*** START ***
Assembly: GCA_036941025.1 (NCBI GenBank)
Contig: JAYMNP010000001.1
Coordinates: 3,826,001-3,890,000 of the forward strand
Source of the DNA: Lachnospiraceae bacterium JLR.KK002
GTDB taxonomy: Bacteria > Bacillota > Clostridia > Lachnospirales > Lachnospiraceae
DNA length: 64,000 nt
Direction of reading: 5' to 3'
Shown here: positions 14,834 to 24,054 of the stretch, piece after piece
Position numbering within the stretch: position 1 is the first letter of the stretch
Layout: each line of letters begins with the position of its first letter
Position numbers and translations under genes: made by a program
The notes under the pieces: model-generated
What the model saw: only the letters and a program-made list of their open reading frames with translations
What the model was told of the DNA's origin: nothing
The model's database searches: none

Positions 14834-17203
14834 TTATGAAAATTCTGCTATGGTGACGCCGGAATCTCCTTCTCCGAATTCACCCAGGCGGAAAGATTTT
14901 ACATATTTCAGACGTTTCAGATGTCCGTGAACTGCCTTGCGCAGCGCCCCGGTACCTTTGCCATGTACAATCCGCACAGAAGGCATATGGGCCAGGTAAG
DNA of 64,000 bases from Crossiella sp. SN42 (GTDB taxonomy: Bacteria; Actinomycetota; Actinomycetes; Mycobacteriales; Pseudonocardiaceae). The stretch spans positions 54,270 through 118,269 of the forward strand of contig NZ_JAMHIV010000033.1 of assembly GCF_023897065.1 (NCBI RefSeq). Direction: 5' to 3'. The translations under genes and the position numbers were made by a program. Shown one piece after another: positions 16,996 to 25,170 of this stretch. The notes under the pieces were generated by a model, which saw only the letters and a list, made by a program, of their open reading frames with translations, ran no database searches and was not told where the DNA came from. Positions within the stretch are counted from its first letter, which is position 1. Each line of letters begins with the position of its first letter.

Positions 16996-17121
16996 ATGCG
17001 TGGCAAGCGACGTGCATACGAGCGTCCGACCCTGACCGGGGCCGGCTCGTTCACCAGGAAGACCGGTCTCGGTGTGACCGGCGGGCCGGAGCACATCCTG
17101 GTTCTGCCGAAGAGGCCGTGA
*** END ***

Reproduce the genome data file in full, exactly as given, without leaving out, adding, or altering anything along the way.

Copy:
Assembly: GCA_036941025.1 (NCBI GenBank)
Contig: JAYMNP010000001.1
Coordinates: 3,826,001-3,890,000 of the forward strand
Source of the DNA: Lachnospiraceae bacterium JLR.KK002
GTDB taxonomy: Bacteria > Bacillota > Clostridia > Lachnospirales > Lachnospiraceae
DNA length: 64,000 nt
Direction of reading: 5' to 3'
Shown here: positions 14,834 to 24,054 of the stretch, piece after piece
Position numbering within the stretch: position 1 is the first letter of the stretch
Layout: each line of letters begins with the position of its first letter
Position numbers and translations under genes: made by a program
The notes under the pieces: model-generated
What the model saw: only the letters and a program-made list of their open reading frames with translations
What the model was told of the DNA's origin: nothing
The model's database searches: none

Positions 14834-17203
14834 TTATGAAAATTCTGCTATGGTGACGCCGGAATCTCCTTCTCCGAATTCACCCAGGCGGAAAGATTTT
14901 ACATATTTCAGACGTTTCAGATGTCCGTGAACTGCCTTGCGCAGCGCCCCGGTACCTTTGCCATGTACAATCCGCACAGAAGGCATATGGGCCAGGTAAG
DNA of 64,000 bases from Crossiella sp. SN42 (GTDB taxonomy: Bacteria; Actinomycetota; Actinomycetes; Mycobacteriales; Pseudonocardiaceae). The stretch spans positions 54,270 through 118,269 of the forward strand of contig NZ_JAMHIV010000033.1 of assembly GCF_023897065.1 (NCBI RefSeq). Direction: 5' to 3'. The translations under genes and the position numbers were made by a program. Shown one piece after another: positions 16,996 to 25,170 of this stretch. The notes under the pieces were generated by a model, which saw only the letters and a list, made by a program, of their open reading frames with translations, ran no database searches and was not told where the DNA came from. Positions within the stretch are counted from its first letter, which is position 1. Each line of letters begins with the position of its first letter.

Positions 16996-17121
16996 ATGCG
17001 TGGCAAGCGACGTGCATACGAGCGTCCGACCCTGACCGGGGCCGGCTCGTTCACCAGGAAGACCGGTCTCGGTGTGACCGGCGGGCCGGAGCACATCCTG
17101 GTTCTGCCGAAGAGGCCGTGA